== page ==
Volkswagen Group has “broken the trust” of its customers in the USA by selling diesel cars fitted with software which allowed them to cut emissions specifically when being tested.
The German automotive giant has been accused by America’s Environmental Protection Agency (EPA) of a deliberate attempt to evade rules on emissions.
The EPA has ordered Volkswagen Group to recall and fix 482,000 diesel cars at its own expense. It may also issue huge fines.
The EPA says Volkswagen Group sold diesel Volkswagens and Audis for the past seven years that were equipped with software that could detect when periodic state government emissions testing was taking place.
Only during such tests were the cars’ full emissions control systems turned on. During normal driving conditions, the controls were off, allowing the cars to produce emissions up to 40 times the permitted levels, the EPA said.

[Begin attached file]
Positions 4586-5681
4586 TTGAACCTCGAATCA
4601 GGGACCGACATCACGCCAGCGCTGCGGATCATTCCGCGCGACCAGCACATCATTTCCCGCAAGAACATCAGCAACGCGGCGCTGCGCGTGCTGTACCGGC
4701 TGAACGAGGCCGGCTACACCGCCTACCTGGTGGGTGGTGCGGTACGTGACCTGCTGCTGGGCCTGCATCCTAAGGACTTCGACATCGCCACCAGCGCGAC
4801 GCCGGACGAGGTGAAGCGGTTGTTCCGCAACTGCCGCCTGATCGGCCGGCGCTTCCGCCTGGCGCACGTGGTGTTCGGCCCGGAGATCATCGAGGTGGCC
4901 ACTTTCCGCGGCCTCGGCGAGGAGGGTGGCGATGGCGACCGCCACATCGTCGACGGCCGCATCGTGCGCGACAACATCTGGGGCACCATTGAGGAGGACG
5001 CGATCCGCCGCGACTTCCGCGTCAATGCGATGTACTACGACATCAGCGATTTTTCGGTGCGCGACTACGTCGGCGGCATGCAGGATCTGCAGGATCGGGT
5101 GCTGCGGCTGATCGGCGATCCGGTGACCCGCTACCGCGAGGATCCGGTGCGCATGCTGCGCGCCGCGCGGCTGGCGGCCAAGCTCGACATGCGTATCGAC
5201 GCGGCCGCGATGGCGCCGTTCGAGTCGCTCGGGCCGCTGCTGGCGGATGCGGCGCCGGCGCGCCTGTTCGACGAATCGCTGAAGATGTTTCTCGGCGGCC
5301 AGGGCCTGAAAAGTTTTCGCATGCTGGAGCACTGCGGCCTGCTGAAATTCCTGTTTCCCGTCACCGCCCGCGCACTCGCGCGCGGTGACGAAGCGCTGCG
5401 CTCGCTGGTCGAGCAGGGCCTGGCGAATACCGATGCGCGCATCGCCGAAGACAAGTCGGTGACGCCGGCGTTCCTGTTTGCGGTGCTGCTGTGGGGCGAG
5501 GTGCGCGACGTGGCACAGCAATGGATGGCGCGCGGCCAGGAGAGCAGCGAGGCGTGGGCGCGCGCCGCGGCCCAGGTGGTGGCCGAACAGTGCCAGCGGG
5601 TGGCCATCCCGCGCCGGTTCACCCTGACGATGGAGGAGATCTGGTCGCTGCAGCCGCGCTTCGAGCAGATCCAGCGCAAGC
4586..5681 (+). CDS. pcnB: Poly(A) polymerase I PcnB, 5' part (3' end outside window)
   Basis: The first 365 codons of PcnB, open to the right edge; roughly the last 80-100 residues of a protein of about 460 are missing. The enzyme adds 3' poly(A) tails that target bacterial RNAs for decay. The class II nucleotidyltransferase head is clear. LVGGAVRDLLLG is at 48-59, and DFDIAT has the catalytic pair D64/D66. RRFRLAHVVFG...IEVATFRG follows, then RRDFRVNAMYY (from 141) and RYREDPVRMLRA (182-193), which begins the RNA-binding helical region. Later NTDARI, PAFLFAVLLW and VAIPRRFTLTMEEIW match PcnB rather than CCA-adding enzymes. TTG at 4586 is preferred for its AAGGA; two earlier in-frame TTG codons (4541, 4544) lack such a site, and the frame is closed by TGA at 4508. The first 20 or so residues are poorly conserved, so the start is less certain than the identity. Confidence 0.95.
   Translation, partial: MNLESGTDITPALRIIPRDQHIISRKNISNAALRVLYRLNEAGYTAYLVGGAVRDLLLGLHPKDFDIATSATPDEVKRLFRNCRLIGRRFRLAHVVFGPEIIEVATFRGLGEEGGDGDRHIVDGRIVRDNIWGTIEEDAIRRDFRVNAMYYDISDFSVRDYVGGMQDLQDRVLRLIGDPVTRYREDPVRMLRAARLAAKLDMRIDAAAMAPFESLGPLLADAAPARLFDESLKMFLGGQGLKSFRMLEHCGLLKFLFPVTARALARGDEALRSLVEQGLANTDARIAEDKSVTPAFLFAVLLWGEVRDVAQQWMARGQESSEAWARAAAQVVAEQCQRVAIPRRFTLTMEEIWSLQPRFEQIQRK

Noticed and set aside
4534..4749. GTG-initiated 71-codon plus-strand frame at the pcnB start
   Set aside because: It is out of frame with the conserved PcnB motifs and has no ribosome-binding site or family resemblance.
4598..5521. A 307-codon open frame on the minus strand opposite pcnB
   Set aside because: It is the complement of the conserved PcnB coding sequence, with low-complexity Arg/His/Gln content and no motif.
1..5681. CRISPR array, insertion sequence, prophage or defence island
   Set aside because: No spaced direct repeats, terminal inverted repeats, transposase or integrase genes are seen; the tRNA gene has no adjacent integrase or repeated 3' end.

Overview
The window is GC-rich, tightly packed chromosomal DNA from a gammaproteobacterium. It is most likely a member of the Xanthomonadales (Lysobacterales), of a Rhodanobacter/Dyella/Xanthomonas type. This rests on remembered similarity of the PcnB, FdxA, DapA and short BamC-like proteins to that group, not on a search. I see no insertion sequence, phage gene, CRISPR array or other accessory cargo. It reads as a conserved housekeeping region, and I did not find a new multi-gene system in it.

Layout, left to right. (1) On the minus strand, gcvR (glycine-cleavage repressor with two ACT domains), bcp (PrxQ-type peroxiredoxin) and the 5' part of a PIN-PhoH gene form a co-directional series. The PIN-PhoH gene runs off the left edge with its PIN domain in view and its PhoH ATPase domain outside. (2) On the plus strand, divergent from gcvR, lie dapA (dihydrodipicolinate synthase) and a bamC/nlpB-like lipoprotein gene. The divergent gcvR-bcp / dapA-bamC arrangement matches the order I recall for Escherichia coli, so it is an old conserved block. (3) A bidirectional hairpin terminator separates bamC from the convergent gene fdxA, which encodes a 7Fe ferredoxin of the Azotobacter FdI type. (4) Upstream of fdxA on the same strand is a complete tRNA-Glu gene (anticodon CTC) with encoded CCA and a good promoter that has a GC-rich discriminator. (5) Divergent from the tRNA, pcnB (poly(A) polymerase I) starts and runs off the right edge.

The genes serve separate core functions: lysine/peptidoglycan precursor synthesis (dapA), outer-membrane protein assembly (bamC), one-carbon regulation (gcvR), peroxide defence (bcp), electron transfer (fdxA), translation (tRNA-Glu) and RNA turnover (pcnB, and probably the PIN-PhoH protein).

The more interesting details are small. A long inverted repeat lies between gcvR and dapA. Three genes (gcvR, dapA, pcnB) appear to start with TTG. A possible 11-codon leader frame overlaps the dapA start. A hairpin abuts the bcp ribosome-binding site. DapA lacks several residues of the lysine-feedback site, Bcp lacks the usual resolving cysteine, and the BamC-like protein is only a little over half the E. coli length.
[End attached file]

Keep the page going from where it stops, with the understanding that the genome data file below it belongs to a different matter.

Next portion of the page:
Volkswagen chief executive Martin Winterkorn has ordered an investigation and said the company will cooperate with regulators.
In a statement he added: “I personally am deeply sorry that we have broken the trust of our customers and the public.”
Sales halted in USA
Volkswagen has now stopped sales of 2015 and 2016 Audi and Volkswagen models fitted with four-cylinder turbodiesel engines which it has marked under the ‘clean diesel’ label, and said it will also prevent its dealers from selling used vehicles which have the engines.
EPA officials issued the car company with a notice of violation and said it had admitted to the use of a so-called defeat device.
It reduced the cars’ emission of nitrogen oxide during testing.
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